This is a really graphic video, but I’m posting it because I think there’s a kind of discourse emerging about violence and the way we consume it. Obviously I won’t use this venue go into great detail about violence and Hollywood and what-have-you, but I think that the way we distinguish Hollywood violence with real-life violence is notable, and wasn’t something I thought about actively until the video of Neda from Tehran’s 2009 protests surfaced. It is, in essence, a snuff film (which they all are, I guess). Following, there have been moments since- Khaled Said’s murder, for one, photos of children in hospitals in Bahrain, things that I’m reluctant to surf the net for because of their disturbing content- that ask for a consideration of violence and what it actually means in a popular uprising, in toppling a dictator.
And while this isn’t addressed outright in these graphic firsthand accounts, I think that the discourses of martyrdom that have become so prevalent in the past month or so are really under-addressed when it comes to How Revolution Works. I think, given a predilection for Islamophobia these days, the West (I don’t like that term but I will use it, anyway) tiptoes around this idea of martyrdom because of its (misguided) associations of martyrdom with fundamentalism (and I heard we are a Christian Nation, Deist forefathers be damned and, consarnit, we all know the Only Martyrs Ever were Christian ones! Soooooooooo.), but I think it’s a concept that’s really important in grasping Revolution and How It Happens. While I personally did not lose anyone during the uprising, the mass funerals and wall of martyrs in Tahrir, as well as virtual memorials, i.e. this, come up constantly as actual, human examples of what dictatorship (and U.S complicity. Don’t forget that!) hath wrought, and why it can’t sustain itself.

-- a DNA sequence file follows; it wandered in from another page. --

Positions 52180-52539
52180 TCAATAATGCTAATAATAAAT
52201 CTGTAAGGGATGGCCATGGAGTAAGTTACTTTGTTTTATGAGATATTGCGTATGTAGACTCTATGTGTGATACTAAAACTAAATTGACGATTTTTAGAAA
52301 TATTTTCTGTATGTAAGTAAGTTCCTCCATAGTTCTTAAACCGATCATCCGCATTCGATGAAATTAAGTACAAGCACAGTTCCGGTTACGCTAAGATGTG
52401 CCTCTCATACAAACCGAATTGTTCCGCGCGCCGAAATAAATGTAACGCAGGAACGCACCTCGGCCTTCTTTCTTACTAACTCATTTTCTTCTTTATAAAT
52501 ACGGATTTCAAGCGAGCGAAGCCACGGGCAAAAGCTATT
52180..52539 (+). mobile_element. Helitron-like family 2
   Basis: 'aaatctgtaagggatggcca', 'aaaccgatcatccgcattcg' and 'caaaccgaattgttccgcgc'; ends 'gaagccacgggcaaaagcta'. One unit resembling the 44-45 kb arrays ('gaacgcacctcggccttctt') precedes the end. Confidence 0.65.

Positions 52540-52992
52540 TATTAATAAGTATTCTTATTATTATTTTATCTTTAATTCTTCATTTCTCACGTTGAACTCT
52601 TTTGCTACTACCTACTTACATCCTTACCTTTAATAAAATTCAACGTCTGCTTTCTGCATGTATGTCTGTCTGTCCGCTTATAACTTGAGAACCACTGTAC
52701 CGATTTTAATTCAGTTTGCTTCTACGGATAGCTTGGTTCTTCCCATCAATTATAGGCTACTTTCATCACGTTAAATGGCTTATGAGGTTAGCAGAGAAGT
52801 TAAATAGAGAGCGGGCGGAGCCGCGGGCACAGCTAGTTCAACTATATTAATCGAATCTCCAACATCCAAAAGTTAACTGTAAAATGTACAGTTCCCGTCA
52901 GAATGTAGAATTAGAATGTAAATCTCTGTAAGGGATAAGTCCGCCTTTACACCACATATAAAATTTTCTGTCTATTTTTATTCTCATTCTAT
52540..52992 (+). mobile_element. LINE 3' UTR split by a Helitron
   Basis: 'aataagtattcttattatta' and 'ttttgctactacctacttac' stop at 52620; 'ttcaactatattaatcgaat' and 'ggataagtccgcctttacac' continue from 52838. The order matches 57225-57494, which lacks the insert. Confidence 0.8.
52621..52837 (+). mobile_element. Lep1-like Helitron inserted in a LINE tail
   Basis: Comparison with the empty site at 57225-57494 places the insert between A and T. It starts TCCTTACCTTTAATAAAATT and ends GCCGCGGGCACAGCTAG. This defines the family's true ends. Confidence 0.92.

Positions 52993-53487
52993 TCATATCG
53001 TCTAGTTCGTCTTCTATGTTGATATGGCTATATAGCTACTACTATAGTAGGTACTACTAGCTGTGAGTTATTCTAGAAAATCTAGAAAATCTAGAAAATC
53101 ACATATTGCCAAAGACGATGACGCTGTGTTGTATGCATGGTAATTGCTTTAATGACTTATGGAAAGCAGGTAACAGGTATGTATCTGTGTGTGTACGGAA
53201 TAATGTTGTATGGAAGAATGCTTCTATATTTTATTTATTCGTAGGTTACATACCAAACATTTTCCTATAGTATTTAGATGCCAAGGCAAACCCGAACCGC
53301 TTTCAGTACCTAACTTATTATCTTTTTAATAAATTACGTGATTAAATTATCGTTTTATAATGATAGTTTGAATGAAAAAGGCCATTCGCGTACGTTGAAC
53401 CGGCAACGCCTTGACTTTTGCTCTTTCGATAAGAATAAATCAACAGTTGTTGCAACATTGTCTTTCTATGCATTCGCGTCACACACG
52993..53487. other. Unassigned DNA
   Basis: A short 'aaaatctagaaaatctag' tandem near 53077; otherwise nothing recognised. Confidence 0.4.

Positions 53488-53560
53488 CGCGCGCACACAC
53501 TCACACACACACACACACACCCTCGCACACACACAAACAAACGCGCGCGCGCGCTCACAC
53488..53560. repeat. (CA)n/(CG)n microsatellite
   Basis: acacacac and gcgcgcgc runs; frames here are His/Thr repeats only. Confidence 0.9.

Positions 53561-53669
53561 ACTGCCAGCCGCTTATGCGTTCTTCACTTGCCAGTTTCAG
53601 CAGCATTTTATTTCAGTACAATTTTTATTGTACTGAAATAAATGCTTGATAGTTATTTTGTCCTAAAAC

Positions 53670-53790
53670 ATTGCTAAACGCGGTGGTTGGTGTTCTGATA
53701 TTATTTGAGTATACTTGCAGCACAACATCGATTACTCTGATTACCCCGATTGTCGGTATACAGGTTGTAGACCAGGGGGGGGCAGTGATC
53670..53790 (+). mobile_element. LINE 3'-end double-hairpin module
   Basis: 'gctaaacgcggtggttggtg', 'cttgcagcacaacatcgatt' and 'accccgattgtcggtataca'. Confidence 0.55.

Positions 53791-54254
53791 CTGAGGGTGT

I am going to write more about this after I finish reading this.